We spend so much energy constantly trying to keep up with text messages, Facebook notifications, e-mails, junk mails, snail mails, bills, stocks, and game scores. We go through the routine of our day-to-day lives; whether that consists of going-to-work or working-from-home. We eat dinner with our spouses but don’t engage in enriching conversation; we wave at our neighbors, but have no clue how they have been doing.
Instead of engaging in the various aspects of our life we lug our way through them and cling to our escapes: we chew our nails, drink coffee, eat junk food, or go to the gym. Some of us can even multitask and do a variety of those things at once. Still alas, at the end of the day, it is always the same… there are things left to do—and yet we have left so little time for ourselves.
Eventually we feel as if we are drowning– like we are being bombarded by a waterfall of thoughts and responsibilities… of which we can’t handle.
Life itself is a path of self-discovery. If we begin to take time for ourselves, open our eyes, and stop lugging through life then maybe we will stop drowning. The waterfall of thoughts that was holding us down may transform into a powerful “thought river”… as we learn to cope and appreciate ourselves that “thought river” may transform into a therapeutic stream, and eventually a calming lake.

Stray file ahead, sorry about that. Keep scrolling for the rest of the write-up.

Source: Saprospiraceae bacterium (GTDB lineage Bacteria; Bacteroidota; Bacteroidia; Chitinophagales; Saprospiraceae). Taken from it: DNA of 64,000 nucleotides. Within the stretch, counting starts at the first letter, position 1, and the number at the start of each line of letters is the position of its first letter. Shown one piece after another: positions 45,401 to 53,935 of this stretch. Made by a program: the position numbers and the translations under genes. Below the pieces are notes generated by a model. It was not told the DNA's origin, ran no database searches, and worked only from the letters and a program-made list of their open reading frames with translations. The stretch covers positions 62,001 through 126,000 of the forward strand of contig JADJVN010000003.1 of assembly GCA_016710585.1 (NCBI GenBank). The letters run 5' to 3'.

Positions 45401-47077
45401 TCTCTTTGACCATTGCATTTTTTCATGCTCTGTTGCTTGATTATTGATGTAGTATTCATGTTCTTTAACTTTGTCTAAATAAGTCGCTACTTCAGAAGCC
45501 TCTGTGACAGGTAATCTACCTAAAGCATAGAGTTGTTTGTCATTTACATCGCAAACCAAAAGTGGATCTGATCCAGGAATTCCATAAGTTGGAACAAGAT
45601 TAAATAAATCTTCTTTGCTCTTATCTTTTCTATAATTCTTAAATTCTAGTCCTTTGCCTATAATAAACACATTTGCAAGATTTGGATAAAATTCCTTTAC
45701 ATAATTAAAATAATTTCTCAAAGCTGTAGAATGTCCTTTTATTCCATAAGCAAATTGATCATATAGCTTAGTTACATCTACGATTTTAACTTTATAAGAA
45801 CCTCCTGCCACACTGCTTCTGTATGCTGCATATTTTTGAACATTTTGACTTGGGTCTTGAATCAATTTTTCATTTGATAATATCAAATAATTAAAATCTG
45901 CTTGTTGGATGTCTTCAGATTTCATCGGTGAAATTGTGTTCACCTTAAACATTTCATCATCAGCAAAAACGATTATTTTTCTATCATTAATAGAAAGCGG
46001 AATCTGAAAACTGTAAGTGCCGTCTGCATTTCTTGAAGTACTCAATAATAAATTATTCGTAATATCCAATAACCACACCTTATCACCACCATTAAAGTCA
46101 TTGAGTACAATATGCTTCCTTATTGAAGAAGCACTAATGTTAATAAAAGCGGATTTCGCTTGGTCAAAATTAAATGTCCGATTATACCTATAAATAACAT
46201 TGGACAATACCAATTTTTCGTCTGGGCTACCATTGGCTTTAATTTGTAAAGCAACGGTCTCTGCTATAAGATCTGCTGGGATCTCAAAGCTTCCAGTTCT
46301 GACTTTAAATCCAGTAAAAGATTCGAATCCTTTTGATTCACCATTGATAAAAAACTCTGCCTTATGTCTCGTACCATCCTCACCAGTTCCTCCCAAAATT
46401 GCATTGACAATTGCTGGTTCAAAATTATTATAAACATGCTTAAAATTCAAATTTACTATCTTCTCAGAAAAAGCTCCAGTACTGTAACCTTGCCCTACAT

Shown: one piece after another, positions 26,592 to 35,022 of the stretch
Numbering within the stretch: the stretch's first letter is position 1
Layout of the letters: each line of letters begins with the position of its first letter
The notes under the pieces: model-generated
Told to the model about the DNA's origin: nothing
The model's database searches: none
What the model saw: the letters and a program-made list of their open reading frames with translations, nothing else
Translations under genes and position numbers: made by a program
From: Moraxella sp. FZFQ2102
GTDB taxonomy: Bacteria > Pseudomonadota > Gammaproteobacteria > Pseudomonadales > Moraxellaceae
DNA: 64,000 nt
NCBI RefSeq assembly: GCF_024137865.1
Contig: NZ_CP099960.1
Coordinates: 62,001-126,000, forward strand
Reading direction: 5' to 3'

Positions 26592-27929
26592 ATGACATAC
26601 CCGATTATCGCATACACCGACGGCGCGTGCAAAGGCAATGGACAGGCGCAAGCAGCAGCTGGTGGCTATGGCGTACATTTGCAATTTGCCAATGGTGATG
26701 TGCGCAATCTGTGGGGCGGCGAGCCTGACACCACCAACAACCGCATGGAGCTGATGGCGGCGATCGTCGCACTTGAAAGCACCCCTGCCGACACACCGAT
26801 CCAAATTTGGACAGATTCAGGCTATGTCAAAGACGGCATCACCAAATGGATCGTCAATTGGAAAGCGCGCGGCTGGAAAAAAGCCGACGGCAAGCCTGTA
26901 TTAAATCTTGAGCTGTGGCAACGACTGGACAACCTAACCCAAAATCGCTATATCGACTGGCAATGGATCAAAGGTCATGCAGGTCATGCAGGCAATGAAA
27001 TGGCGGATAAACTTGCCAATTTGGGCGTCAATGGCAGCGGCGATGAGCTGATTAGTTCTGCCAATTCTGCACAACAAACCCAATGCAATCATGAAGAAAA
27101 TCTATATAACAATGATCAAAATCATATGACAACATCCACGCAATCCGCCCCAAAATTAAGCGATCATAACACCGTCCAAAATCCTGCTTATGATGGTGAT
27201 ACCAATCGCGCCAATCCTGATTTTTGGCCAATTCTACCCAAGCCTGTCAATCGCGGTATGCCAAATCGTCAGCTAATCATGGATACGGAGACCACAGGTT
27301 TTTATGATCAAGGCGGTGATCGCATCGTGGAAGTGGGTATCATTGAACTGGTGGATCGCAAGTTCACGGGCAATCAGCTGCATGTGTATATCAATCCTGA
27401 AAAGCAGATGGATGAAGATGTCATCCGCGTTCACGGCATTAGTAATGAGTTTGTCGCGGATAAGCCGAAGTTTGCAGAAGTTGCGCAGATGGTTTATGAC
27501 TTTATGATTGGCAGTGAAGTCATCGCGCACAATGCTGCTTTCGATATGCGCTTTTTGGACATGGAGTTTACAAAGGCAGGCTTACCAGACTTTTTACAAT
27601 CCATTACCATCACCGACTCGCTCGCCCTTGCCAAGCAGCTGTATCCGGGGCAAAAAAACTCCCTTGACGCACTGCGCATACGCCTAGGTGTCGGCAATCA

I recently spent some time in China– where the concept of self-discovery through Buddhist teachings is observed closely. I am a Christian; However, Buddhists make some very compelling points. Self-discovery, self-respect, and clinging to spiritual beliefs are thought to be detrimental keys to a happy life. This isn’t some trip about having faith because some dude named Buddha said so twenty-six hundred years ago. It is about waking up and living your life, letting go of the bad and clinging to the good. Just as the Book of Romans states “cling to what is good.” Buddhism and Christianity may be very different—but they have one impervious thing in common—the good in life is more important than the bad.
We should view our lives as a rich opportunity– an opportunity to live, to laugh, to have relationships, to enjoy. Our alarm clocks should not be a “call to battle”, but instead a noise that makes us thankful when we wake up to another wonderful day. A day that we will actually pay attention to. A day where we will not simply go through the motions. A day where we will put away our phones and talk to our spouse.
And at the end of the day, we will be able to say “I’ve got my life together.”